their affirmative procurement programs to
include the new items designated in CPG IV
by April 30, 2005. This effort might involve
reviewing specifications for these items and
eliminating provisions that pose  barriers to
purchasing them with recycled content (such
as aesthetic requirements unrelated to product

The CPG acknowledges that specific circum-
stances might arise that preclude the purchase
of products made with recovered materials.
Your agency may purchase designated  items
that do not contain recovered materials if you
determine that:  1) the price of a given  desig-
nated item made with recovered  materials is
unreasonably high, 2) there is inadequate com-
petition (not enough sources of supply), 3)
unusual and unreasonable delays would result
from obtaining the item, or 4) the recycled-
content item does not meet the agency's rea-
 onable performance specifications.

                               MISCELLANEOUS PRODUCTS
                                        PAGE 2

How  Do  I  Purchase  Recycled-
Content  Products?
     EPA issues guidance in RMANs, which are
     designed to make it as easy as possible to
     buy the designated items. The RMAN rec-
ommends recycled-content levels to look for
when purchasing miscellaneous products, as
shown in the table below. Following the
RMANs' recommended levels will help ensure
your affirmative procurement program and stan-
dards meet the buy-recycled requirements. The
RMANs also provide other purchasing guidance.
Please refer to 
for more information on individual products.
                      Rather than specifying just one level of recy-
                      cled content, the RMANs recommend ranges
                      that reflect actual market conditions. The rec-
                      ommendations are based on market research
                      identifying recycled-content products that are
                      commercially available, are competitively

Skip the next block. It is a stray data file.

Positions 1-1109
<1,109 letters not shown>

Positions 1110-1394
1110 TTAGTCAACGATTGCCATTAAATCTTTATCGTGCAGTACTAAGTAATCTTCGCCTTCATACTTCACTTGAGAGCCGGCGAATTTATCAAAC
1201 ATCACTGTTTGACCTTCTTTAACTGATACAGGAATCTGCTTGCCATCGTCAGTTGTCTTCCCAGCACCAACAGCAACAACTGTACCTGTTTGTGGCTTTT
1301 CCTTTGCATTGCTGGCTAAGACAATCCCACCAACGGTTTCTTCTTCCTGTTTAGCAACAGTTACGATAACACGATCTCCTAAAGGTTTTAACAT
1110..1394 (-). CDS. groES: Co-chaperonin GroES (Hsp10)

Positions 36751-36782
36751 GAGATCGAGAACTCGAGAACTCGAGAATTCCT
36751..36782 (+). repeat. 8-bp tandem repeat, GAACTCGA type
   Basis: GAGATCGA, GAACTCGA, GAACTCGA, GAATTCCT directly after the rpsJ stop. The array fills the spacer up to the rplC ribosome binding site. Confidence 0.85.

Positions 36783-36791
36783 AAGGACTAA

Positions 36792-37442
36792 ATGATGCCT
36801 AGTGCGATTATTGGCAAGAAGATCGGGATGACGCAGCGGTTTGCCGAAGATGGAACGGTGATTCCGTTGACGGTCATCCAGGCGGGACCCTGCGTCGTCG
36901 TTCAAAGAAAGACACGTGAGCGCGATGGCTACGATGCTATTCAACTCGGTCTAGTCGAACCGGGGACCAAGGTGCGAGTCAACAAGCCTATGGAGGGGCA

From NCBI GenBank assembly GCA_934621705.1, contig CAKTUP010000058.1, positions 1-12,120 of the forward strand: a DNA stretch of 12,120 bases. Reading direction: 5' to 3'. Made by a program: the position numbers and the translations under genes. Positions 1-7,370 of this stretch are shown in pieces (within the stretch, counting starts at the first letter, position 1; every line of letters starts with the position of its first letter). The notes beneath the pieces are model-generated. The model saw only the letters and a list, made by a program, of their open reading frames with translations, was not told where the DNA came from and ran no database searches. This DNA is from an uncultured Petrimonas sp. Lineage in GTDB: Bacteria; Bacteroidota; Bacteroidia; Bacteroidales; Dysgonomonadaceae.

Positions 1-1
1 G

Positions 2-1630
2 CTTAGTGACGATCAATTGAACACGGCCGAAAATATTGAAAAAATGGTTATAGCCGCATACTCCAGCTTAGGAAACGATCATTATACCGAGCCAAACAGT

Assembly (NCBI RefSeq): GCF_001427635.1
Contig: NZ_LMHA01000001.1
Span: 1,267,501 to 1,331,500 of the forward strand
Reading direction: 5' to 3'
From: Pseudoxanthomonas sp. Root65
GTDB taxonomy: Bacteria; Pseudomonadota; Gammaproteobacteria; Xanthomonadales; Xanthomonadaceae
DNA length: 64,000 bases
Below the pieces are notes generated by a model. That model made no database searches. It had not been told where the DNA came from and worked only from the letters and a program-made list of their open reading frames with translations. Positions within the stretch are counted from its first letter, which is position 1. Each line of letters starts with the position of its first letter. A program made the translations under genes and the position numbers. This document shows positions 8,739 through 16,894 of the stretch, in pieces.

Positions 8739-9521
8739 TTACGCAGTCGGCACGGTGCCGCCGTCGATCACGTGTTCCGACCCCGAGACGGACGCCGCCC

priced, and meet buyers' quality standards.
                      Access EPA's online recycled-content products
                      database by going to  and
                      selecting "Supplier  Database." See the last sec-
                      tion of this fact sheet for other helpful resources.
      EPA's Recommended Content Levels for Miscellaneous Products
 Awards and Plaques1   Glass
 Industrial Drums1
Plastic and Plastic/Wood
Plastic (HOPE)
Fiber (paper)
Rubber/Plastic Composite


                                                                    Continued next page
                             MISCELLANEOUS PRODUCTS
                                      PAGE 3

 Bike Racks
 Blasting Grit
Plastic Sign
Steel Sign


Plastic (HOPE)
Coal Slag
Copper and Nickel Slag
Bottom Ash
Fused Alumina Oxide
Walnut Shells


1 EPA's recommendations do not preclude procuring agencies from purchasing miscellaneous products manufactured using other materials. EPA
 simply recommends that procuring agencies, when purchasing miscellaneous products designated in the procurement guidelines, purchase these
 products containing recovered materials.
2 The recommended recovered materials content levels for steel in this table reflect the fact that the designated item is generally made from steel
 manufactured in a Basic Oxygen Furnace (EOF). Steel from the EOF process contains 25% - 30% total recovered steel, of which, 16% is postcon-
 sumer steel.
3 Plastic signs and sign posts are recommended for nonroad applications only, such as, but not limited to, trailway signs in parks and
 directional/informational signs in buildings.
4 The recommended recovered materials content level for steel in this table reflect the fact that the designated items can be made from steel manufac-
 tured from either a Basic Oxygen Furnace (EOF) or an Electric Arc Furnace (EAF). Steel from the EOF process contains 25-30% total recovered mate-
 rials, of which 16% is postconsumer steel. Steel from the EAF process contains a total of 100% recovered steel, of which 67% is postconsumer.
5 "Wood" includes materials such as sawdust and lumber mill trimmings.
'' Examples of other organics include, but are not limited to, peanut hulls and corn stover. An example of multimaterial sorbents would include,
 but not be limited to, polymer and cellulose fiber combination.